Let me try to explain that better. Assume that you’re on a bike that is totally stationary, with the rear tire bolted to the floor. You apply 100 ft/lbs of torque to the cranks, which happen to be 1 foot long. The chainring is sized such that the chain is roughly halfway up the cranks–the chainring is 6″ in radius (12″ in diameter. I know, I know…but it simplifies the math). In that instance, the leverage of the cranks effectively doubles your torque…so the chain has to withstand 200 ft/lbs of torque. Much of the torque multiplication or division actually occurs at the cassette, so while you might generate more force in a given gear ratio, the chain doesn’t know it–it only knows the force you’re applying at the cranks. I can go to my very highest (slowest) gear, which actually applies more torque at the hub than I generate, because of the gearing advantage, but much of the torque multiplication is occurring at the cassette/hub. The chain doesn’t experience that torque multiplication.
In that same bike, same scenario, same effective gear ratio, the torque multiplication is occurring inside the gearbox. The increased torque is being output through the “chainring” after being multiplied through the bike’s gearing. The chain is being subjected to greatly increased force, because of where you’re doing the gear reduction. Sure…the hub feels the same force…but because the gearing is all before the chain, you’re putting a lot more potential strain on the chain.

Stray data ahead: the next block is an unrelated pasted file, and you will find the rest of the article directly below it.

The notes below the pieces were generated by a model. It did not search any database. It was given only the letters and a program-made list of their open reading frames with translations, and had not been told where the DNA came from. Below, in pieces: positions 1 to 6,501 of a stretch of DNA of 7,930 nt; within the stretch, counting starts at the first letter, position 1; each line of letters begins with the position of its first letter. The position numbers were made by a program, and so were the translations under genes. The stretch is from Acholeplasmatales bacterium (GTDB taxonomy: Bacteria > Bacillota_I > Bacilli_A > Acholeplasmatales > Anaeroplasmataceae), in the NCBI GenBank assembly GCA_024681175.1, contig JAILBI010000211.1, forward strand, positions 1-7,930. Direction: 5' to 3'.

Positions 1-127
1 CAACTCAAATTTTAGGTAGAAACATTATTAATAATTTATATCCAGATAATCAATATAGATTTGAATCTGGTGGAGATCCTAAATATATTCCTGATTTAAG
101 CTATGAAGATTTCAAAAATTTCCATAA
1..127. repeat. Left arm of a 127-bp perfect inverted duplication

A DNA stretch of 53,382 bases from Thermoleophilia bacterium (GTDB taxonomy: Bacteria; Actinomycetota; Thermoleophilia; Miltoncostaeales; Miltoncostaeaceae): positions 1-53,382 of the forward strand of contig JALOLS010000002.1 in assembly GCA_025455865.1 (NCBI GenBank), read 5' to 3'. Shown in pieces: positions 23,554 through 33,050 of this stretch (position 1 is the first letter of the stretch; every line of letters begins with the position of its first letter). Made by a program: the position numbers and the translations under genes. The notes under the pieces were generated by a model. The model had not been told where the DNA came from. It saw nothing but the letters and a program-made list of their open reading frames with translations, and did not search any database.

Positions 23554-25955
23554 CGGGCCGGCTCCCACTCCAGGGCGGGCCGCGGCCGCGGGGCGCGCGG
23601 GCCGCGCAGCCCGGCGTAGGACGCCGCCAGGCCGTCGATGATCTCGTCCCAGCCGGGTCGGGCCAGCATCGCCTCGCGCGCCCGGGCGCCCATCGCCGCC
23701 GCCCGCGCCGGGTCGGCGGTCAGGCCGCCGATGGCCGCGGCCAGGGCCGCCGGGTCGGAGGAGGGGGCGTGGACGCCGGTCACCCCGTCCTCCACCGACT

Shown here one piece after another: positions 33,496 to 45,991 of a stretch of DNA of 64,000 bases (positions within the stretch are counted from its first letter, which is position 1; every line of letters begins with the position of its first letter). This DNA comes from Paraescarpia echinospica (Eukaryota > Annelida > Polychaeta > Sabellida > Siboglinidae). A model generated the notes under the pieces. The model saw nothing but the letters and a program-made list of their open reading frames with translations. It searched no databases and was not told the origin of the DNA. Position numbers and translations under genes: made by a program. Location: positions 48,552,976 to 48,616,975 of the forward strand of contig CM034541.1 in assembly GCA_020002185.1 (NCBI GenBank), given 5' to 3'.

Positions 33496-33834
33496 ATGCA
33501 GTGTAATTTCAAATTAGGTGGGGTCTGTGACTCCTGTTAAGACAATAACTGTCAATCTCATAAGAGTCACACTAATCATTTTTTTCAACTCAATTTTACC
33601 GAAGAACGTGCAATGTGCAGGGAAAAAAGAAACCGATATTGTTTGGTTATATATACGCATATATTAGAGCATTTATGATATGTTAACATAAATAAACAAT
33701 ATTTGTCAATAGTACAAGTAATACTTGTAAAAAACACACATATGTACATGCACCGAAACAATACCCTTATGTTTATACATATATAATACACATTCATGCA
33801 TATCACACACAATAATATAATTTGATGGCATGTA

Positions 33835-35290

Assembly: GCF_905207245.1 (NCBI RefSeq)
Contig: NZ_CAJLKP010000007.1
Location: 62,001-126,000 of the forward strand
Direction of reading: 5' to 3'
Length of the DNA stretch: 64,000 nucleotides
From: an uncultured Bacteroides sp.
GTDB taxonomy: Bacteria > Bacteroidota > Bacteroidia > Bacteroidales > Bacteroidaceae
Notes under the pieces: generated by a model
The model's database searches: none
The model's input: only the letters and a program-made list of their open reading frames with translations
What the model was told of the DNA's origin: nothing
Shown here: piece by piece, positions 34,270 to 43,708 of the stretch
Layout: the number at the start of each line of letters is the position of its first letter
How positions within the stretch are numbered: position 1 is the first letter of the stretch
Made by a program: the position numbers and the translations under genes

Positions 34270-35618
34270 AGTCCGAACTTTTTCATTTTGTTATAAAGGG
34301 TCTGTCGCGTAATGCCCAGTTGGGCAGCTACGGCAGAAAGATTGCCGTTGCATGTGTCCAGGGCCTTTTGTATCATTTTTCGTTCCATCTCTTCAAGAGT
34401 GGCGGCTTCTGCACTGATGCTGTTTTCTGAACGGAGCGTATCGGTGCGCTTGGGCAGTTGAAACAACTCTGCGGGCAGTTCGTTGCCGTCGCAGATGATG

I’m going to try one last analogy here. In the world of spec’ing semi-trucks for hauling gravel, you have 2 sets of ‘force adjustment’…just like on a bike with a traditional drivetrain. On a bike, the 2 sets of force adjustment are chainring and cassette–and they are joined by the chain. If you do all of your force adjustment at the chainring, the chain gets subjected to much greater force.
I don’t think I can explain it better without going into a discussion of the gearing of transmissions and final drives in semi-trucks…(from where my experience tells me that if you do too much of the gear reduction in the transmission, and not enough in the final drives, you’ll blow u-joints)…and it’s that experience that makes me think about where the force multiplication or division is occurring, and what effect that has on the poor ole’ chain. And this setup concerns me a bit–for that reason. It’s within the realm of a mortal man to break a chain on a fatbike without putting all of your ‘transmission multiplied force’ through the chain. I worry about what this will do to the poor old chain. Perhaps someone with more engineering background than me has already considered this. We shall see.
End questionable discussion of engineering here.
Fatbikes are going in different directions. From a race perspective, this makes little sense…you wouldn’t think of running it on a Beargrease (even if the frame did work). But for an expedition fatbike…it’s interesting. I’m not saying it’s a good idea (yet), but I like to see new ideas and experimentation. And yes, I know it’s not the first (or last) bb-mounted gearing setup. I’ll be curious to see how this turns out.
I think the inevitable outcome from this is simple: You take this, use it drive a XX1 rear end with 11 cassette gears, and run that on a Rohloff hub…and you’d have (18 x 11 x 14) 2,772 gears. That should be just about enough.